Greece, as you’re most likely aware, is in economic turmoil*. When the global recession hit in 2009, the Greek economy took a nose dive and the country’s debt began piling up. Today, The country’s unemployment rate sits at a staggering 23.1 percent. For comparison’s sake, note that we are currently experiencing (and panicking over) 8.1 percent unemployment in the States. Imagine the unease created by an unemployment rate that is nearly three times as high.
On top of exploding national debt and unemployment, Greece also faces an exploding immigrant population. In fact, nearly 10 percent of the country’s population is immigrants, putting a strain on Greece’s already strained social and governmental services.
Some in Greece equate the influx of immigrants with “rising crime and urban degradation,” especially in urban areas like Athens. The response to rising immigration rates has occurred on both a governmental level–with increasing government crackdown on illegal immigration–and a societal level, with an increased rate of xenophobically motivated violent attacks.
In fact, these attacks have become so common that they are now woven into the cultural identity of immigrants in Greece. A July 18, 2012 post from Global Public Square lamented that “violence has become such a part of daily life for migrants and asylum seekers in Greece that an Afghan community festival in May included a skit about a man being brutally beaten in a park by Greek racists.”
Many activist groups have called for state intervention to prevent xenophobic violence from escalating further, including Human Rights Watch (as previously mentioned) and Amnesty International.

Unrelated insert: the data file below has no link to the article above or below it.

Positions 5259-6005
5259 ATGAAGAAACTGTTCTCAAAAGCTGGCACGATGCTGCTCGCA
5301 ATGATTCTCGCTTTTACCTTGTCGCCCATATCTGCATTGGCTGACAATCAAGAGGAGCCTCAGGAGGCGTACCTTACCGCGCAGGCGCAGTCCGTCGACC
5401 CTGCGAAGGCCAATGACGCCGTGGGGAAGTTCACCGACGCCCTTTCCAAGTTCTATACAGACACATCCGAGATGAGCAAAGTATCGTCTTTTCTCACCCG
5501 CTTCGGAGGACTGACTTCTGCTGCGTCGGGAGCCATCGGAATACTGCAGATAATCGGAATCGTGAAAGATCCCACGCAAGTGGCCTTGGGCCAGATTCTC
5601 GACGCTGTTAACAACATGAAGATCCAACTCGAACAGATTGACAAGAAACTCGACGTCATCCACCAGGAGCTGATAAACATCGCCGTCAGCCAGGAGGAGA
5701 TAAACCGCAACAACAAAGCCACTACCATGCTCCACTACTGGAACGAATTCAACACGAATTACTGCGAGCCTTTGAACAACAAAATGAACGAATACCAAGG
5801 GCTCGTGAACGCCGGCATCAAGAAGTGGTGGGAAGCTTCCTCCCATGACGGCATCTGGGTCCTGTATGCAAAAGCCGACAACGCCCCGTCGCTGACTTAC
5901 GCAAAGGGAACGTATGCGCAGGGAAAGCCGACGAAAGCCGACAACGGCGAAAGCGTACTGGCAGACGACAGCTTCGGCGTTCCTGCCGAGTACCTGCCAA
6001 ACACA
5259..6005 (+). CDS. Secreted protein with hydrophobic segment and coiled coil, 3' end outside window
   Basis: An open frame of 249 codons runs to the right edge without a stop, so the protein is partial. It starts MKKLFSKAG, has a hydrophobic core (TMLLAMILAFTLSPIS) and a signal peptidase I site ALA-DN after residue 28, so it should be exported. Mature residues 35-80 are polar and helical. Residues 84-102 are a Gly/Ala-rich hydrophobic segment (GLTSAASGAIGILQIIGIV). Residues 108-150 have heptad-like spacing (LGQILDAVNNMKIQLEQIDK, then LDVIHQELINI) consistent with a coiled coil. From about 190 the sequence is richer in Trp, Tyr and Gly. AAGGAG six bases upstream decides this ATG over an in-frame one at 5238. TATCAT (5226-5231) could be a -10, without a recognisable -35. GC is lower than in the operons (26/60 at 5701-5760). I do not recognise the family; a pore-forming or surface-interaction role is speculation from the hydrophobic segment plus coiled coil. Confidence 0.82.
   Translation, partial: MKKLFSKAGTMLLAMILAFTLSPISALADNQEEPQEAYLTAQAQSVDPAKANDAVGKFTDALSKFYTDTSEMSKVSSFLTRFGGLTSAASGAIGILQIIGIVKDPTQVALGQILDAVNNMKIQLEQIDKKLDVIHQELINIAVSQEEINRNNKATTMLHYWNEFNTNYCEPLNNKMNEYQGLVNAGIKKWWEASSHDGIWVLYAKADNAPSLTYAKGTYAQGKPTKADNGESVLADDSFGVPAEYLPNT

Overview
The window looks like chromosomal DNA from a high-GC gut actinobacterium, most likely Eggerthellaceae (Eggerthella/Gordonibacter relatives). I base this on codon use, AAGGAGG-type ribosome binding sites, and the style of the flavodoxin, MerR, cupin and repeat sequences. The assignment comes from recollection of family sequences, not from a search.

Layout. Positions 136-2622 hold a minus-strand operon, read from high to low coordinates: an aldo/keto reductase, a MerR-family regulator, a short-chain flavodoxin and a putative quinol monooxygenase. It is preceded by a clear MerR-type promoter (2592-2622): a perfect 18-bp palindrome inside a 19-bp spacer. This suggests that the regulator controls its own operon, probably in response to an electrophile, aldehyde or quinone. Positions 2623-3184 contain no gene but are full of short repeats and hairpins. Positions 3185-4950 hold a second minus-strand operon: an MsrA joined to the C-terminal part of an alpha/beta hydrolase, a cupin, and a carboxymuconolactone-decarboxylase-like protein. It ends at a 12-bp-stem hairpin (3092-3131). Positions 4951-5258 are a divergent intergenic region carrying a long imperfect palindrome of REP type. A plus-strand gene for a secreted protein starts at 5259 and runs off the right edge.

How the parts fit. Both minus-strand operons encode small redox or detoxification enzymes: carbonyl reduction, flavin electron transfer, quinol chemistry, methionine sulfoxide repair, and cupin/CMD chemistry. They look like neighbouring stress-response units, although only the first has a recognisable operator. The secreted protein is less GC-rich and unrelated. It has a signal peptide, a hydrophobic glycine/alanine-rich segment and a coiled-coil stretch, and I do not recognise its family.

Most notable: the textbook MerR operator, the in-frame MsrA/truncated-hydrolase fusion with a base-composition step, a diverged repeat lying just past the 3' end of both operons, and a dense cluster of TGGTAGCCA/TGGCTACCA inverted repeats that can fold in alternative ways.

Some Greek conservatives view xenophobia is a natural response to immigration influx. Antonis Samaras, former foreign minister and current conservative government leader, called illegal immigration a form of “unarmed invasion,” saying that deportation “will send the message to those seeking to come to forget about it. And to those already here, to leave voluntarily.”
Something must be done to relieve tensions between native Greeks and immigrants before the situation further deteriorates. Watchdog agencies of the EU and other international organizations should monitor the situation to insure that cases of ethnic violence are properly reported and prosecuted and that the government’s immigration crackdowns do not threaten human rights.
Check back in the next few weeks for an examination of Golden Dawn, a neo-fascist party gaining political power in Greece.
*Explaining the economic crisis in full requires much more than a single blog post. If you’re interested in learning more, The BBC has an excellent primer on the subject.